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Why Do Church-State Relations Change? Politics, Institutions, and Federal Funding for Parochial Schools in Australia and America, 1945-1985

Abstract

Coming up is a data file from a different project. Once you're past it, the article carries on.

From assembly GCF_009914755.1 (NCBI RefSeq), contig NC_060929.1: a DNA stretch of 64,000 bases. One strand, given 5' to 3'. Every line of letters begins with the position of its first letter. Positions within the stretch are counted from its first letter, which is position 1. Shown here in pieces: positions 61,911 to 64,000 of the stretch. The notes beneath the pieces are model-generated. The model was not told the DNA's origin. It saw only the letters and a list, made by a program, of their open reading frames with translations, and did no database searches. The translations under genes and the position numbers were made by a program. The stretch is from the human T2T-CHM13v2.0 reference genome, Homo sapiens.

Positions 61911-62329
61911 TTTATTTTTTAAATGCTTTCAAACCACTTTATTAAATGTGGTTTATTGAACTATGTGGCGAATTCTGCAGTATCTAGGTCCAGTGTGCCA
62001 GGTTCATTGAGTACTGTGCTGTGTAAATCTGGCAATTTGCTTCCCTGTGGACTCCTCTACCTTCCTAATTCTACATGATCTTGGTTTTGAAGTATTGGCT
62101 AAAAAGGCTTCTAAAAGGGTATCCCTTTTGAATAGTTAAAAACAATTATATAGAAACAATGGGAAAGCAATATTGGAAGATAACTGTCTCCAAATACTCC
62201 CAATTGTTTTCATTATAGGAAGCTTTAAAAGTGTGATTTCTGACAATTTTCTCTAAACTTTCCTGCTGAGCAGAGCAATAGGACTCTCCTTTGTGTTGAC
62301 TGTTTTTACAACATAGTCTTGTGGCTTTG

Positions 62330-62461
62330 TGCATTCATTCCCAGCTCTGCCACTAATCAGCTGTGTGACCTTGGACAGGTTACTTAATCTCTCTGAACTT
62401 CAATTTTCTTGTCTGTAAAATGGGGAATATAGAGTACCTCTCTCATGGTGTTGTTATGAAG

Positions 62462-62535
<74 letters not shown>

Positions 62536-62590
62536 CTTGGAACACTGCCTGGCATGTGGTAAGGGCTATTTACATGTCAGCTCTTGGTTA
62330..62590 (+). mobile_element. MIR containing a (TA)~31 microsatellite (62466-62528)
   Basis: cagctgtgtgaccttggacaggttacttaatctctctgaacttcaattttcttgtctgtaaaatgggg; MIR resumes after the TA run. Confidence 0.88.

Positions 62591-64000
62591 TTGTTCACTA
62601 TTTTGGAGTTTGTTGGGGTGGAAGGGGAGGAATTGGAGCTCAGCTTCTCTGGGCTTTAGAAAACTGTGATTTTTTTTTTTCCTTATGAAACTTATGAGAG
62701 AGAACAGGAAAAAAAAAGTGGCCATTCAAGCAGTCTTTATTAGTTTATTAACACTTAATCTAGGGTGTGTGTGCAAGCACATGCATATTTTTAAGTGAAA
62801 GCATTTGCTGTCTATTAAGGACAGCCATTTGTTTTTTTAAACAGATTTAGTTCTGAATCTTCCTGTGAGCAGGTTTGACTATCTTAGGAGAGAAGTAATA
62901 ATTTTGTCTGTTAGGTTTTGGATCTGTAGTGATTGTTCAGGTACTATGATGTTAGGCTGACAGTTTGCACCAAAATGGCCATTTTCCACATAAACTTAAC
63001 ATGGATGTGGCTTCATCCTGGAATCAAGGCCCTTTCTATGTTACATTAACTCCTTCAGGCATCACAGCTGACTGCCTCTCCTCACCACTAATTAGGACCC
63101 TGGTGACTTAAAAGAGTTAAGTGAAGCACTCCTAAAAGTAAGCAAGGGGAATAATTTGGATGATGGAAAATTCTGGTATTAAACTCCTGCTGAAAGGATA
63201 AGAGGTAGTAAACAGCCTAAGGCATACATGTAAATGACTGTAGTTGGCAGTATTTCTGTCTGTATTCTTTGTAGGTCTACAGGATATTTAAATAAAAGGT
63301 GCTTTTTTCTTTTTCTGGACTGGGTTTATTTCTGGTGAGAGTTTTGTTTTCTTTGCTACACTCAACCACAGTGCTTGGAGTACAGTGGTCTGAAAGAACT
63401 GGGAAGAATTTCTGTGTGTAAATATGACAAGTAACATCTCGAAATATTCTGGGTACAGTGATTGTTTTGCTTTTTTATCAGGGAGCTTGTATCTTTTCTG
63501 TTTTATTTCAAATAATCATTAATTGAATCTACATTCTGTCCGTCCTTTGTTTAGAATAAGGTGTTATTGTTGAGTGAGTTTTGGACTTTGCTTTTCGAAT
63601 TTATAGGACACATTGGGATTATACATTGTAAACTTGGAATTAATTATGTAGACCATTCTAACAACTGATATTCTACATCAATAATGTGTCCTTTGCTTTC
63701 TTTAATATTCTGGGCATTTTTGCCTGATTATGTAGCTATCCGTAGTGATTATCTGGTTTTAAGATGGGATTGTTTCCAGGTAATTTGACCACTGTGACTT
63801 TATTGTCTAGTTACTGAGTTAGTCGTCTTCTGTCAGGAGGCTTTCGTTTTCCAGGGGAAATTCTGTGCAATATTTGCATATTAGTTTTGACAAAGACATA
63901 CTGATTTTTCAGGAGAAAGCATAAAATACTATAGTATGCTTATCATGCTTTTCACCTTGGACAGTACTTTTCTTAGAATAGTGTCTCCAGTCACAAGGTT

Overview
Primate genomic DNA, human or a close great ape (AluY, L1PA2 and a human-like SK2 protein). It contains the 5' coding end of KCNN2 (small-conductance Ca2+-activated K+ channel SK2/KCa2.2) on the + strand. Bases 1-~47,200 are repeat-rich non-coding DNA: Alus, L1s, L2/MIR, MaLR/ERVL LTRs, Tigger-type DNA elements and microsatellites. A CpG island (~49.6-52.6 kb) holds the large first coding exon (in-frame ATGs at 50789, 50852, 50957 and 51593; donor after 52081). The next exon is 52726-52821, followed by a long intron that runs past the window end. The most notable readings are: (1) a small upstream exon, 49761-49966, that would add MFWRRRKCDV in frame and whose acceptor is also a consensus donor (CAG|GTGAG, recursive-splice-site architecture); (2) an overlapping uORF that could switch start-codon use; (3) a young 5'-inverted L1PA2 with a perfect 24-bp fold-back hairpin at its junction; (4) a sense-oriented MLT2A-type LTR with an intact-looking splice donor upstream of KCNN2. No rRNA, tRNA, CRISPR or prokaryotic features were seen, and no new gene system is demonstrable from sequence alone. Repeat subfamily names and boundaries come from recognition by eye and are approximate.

While church-state relations are increasingly theorized as an important independent variable in sociology, the processes whereby they change remain undertheorized. In this paper, I consider three existing theories in light of the divergent experiences of Australia and the United States since World War II. In the late 1950s and early 1960s, both nations passed legislation to improve science facilities in secondary schools. This legislation constituted the first significant federal involvement in education policy for each country, and both bills provided financial support for both public and private (mostly religious) schools. Whereas in Australia, this legislation paved the way for large-scale government support for religious schools, the American legislation had no such effect. I argue that, while common structural forces favoring federal support for religious schools were at work in both nations, these forces were stymied in the United States by an inhospitable institutional environment. Catholic advocates in the United States were constrained by the legacy of previous legislative battles, the existence of a body of church-state jurisprudence, and the way they were incorporated into the party system. Based on this analysis, I set forth an alternative political-institutional theory for why church-state relations change that better explains this outcome.

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